Why You Want to Develop Housing in the East Valley
The East San Fernando Valley presents tremendous opportunities for developers, particularly in Glendale and Burbank. Speaking at our 3rd Annual Future of the Valley event on the East Valley panel discussion last week, Cusumano Real Estate CEO Michael Cusumano (right) said residential is a slam-dunk in Burbank, where his firm is developing its Talaria at Burbank. “This is an incredibly strong market because of the employment base compared to residences,” he said. In addition, the city has about 110,000 jobs and only 44,000 residents, so employers are having to import employees.
Fifield Cos COO Kevin Farrell (left) said his company builds housing where there are jobs. He noted that Glendale has excellent demographics, with 25- to 35-year-old renters working in well-paying entertainment and tech jobs—similar to Santa Monica. Fifield's West Coast affiliated Century West Partners is developing a massive mixed-use of its own on a full city block in Downtown Glendale.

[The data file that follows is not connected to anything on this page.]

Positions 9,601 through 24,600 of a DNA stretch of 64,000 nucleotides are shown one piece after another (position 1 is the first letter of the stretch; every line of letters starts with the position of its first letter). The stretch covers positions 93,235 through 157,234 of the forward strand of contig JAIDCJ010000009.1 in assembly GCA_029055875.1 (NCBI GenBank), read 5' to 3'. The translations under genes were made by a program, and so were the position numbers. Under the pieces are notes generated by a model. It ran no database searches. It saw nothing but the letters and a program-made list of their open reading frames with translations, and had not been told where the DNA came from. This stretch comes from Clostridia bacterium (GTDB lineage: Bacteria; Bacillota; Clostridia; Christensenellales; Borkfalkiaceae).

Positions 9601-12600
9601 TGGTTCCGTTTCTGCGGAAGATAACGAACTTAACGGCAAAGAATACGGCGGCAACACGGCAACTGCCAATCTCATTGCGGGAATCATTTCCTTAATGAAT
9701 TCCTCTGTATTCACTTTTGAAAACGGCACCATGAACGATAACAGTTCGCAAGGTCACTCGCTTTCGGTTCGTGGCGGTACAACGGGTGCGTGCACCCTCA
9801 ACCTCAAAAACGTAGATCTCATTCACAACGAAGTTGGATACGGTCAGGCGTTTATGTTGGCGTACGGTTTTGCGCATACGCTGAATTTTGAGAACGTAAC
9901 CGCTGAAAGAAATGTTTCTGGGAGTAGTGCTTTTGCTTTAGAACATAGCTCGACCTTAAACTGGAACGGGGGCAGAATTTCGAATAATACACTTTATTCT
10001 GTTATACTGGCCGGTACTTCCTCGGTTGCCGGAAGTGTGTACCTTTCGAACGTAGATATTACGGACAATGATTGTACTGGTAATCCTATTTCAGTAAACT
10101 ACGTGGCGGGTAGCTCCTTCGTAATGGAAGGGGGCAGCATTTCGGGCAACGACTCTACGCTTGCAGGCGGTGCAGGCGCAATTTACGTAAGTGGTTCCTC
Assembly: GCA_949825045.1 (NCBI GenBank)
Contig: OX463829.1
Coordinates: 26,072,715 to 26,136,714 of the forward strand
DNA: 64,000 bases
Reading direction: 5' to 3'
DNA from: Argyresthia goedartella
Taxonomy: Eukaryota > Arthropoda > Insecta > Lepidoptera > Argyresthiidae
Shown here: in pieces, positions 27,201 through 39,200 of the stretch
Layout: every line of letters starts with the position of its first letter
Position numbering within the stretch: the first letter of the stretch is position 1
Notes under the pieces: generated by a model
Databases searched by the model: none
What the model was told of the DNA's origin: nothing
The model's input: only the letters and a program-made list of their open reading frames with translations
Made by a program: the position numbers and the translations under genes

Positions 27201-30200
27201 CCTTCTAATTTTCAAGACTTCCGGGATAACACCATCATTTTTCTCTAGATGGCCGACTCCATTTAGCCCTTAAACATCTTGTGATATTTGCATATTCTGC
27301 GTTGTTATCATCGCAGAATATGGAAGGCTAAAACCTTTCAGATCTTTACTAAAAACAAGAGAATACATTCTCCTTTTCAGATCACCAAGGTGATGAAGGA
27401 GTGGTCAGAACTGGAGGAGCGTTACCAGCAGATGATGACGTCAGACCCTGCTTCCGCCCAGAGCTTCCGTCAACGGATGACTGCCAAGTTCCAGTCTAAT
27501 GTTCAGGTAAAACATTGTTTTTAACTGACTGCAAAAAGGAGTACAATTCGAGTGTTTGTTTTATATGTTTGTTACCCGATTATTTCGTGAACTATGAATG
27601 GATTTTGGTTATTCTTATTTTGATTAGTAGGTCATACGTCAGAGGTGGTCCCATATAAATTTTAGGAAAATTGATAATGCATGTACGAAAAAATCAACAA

Lee & Associates managing partner Jim Fisher said Glendale’s strong job market is driving residential, with young professionals working in creative jobs. And while Glendale is geographically a little out of the way, Jim noted that access to the Metro Red Line provides Glendale an advantage. The city will also be the first LA stop on the state’s planned high-speed train system.
Related Group SVP Michael Fleischer is also high on the Glendale market. With what Rick Caruso has done at Americana at Brand, the city's downtown has become a very attractive place with a great future, he said, noting that people want to live here because there’s nightlife.
Kevin also pointed out that Glendale is an easier place to do business than LA, as the city is aggressive in moving forward with developments. He said Glendale does not rubber-stamp projects, but “those guys are open for business—the building department is hands on.”
Panel moderator Richard Close, an attorney at Gilcrist & Rutter PC, also informed the audience that Gov. Jerry Brown is setting-up a quasi-redevelopment agency to assist developers with assembling land, which has become a difficult project since the agencies were disbanded. He also noted that opening more mass transit would benefit housing production.